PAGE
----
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SC upholds general trend of taking assistance of Explanatory Notes while resolving entry related dispute of excisable goods

The SC on May 1, 2020 {COMMISSIONER OF CENTRAL EXCISE, DELHI-III  v. M/S. UNI PRODUCTS INDIA LTD.} held that “The common parlance test”, “marketability test”, “popular meaning test” are all tools for interpretation to arrive at a decision on proper classification of a tariff entry. It was held that these tests, however, would be required to be applied if a particular tariff entry is capable of being classified in more than one heads. Otherwise they are not applicable.

It was held by the SC Bench, comprising of Justice Deepak Gupta &  Justice Aniruddha Bose, that Chapter 87 of the Central Excise Tariff of India does not contain car mats as an independent tariff entry. It was held that all of them are mechanical components, and revenue want car mats to be included under the residuary sub-head “other” in the same list. It was held that the HSN Explanatory Notes dealing with interpretation of the rules specifically exclude “tufted textile carpets, identifiable for use in motor cars” from 87.08 and place them under heading 57.03. The Court held that the Commissioner himself has referred to the Explanatory Notes in the order-in-original while dealing with the respondent’s stand. Thus, the Court held that it sees no reason as to why it should make a departure from the general trend of taking assistance of these Explanatory Notes to resolve entry related dispute. 

The core issue in the present appeals was as to whether car mats come under chapter-heading 57.03 or not. Revenue’s case was that the goods are manufactured in such a way that these can be used as accessories of cars. The Tribunal found that though in common parlance the products involved may not be considered as carpets, in view of the wordings of the chapter, section notes, chapter notes and explanatory notes, the goods were classifiable under chapter heading 570390.90.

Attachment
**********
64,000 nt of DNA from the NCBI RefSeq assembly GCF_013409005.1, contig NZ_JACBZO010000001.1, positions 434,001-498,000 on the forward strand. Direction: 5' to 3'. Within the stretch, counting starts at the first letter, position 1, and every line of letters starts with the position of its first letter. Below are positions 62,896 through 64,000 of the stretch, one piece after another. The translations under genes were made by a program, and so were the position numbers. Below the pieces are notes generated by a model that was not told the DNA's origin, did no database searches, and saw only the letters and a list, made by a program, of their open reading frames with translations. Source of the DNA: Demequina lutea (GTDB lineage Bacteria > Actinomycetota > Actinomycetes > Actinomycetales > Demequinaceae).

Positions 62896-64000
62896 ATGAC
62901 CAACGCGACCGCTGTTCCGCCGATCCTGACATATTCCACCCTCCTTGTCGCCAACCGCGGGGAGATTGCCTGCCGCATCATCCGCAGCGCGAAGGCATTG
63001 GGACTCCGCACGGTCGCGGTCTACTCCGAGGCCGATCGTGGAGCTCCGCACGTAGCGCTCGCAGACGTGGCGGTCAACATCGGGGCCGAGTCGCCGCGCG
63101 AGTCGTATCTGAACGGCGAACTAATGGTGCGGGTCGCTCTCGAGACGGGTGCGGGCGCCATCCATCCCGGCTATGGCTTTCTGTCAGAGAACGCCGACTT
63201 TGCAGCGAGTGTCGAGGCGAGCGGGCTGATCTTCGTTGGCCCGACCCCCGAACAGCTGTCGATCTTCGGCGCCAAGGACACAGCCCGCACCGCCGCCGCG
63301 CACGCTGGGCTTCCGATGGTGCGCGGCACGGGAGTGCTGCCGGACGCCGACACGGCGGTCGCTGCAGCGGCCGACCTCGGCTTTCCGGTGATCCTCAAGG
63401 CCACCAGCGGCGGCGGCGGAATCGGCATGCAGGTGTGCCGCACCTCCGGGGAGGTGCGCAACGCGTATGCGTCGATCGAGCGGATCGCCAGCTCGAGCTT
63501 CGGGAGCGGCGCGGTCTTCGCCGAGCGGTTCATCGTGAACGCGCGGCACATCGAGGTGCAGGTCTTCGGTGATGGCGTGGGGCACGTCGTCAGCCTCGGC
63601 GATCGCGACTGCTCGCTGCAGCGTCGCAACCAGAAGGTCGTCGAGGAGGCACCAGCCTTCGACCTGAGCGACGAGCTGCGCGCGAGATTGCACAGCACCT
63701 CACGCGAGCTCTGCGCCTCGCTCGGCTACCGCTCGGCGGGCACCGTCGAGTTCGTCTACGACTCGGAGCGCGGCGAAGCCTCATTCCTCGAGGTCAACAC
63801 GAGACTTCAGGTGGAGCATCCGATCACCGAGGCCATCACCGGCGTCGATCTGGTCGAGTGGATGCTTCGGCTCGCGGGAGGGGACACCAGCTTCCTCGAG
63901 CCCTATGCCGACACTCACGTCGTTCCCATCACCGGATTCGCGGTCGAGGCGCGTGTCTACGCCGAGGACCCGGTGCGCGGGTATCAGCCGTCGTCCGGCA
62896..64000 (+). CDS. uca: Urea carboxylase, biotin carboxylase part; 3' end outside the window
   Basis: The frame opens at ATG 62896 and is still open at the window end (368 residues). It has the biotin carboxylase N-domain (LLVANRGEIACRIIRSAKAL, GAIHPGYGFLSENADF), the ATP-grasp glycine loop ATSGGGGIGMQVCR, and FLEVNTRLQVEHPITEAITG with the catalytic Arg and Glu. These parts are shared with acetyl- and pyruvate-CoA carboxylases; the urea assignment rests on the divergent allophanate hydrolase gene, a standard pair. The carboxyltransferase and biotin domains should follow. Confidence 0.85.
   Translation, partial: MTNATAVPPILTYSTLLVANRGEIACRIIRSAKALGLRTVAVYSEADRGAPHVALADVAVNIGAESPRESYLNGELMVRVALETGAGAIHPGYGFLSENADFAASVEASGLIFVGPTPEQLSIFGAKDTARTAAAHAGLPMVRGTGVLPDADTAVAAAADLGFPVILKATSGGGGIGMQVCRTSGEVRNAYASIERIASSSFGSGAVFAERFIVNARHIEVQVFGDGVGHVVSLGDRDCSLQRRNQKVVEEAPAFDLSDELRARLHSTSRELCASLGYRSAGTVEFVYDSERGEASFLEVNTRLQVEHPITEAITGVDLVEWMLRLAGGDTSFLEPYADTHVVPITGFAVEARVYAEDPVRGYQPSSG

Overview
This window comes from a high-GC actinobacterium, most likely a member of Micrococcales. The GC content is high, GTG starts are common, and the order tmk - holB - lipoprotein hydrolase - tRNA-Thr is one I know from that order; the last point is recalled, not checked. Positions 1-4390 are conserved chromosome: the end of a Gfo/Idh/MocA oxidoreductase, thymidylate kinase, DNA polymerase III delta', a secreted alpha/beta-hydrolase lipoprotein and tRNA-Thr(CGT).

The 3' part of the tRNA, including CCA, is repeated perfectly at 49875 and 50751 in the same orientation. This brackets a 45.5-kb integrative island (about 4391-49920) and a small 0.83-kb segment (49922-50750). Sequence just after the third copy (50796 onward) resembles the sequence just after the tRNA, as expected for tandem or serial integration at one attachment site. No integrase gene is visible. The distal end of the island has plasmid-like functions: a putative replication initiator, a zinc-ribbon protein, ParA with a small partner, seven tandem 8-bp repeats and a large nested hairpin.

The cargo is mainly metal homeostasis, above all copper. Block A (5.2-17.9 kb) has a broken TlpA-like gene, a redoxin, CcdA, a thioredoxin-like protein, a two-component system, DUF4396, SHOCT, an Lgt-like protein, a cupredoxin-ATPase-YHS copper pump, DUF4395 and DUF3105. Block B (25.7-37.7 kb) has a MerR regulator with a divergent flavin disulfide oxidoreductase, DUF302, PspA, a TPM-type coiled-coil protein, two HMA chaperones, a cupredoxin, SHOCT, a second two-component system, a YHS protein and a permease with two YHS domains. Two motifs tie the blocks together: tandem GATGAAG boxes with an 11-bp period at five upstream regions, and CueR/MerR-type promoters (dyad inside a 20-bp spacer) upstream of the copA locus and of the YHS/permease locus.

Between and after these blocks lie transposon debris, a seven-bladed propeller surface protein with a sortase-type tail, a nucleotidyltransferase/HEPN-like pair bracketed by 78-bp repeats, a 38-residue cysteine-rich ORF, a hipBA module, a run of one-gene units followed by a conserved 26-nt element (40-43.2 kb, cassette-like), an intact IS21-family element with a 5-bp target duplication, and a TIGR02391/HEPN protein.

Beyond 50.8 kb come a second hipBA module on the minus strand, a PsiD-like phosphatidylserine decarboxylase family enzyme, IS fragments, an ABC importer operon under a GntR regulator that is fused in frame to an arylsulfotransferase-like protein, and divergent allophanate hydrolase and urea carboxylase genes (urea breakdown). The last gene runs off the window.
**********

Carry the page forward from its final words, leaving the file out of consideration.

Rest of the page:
In the present case, the respondent-assessee, at the material time, were clearing the goods declaring them to be goods against Heading No. 570390.90. Effective rate of excise duty on goods under that entry was 8% and education cess at the applicable rate for the subject period. 

The SC held that the main argument of the appellant is that because the car mats are made specifically for cars and are used also in cars, they should be identified as parts and accessories i.e. Heading No. 8708.99.00, inviting excise @ 16%. The Court held, but if we go by that logic, textile carpets could not have been excluded from Parts and Accessories.  The SC held that CEGAT Tribunal on detailed analysis on various entries, Rules and Notes have found they fit the description of goods under chapter heading 570390.90. The SC held it accepts the finding of the Tribunal. The Court held that once the subject goods are found to come within the ambit of that sub-heading, for the sole reason that they are exclusively made for cars and not for “home use” (in broad terms), those goods cannot be transplanted to the residual entry 36 against the heading 8708. It was held that it finds the subject-goods come under the chapter-heading 570390.90. Accordingly, the appeal of Revenue was dismissed by the SC

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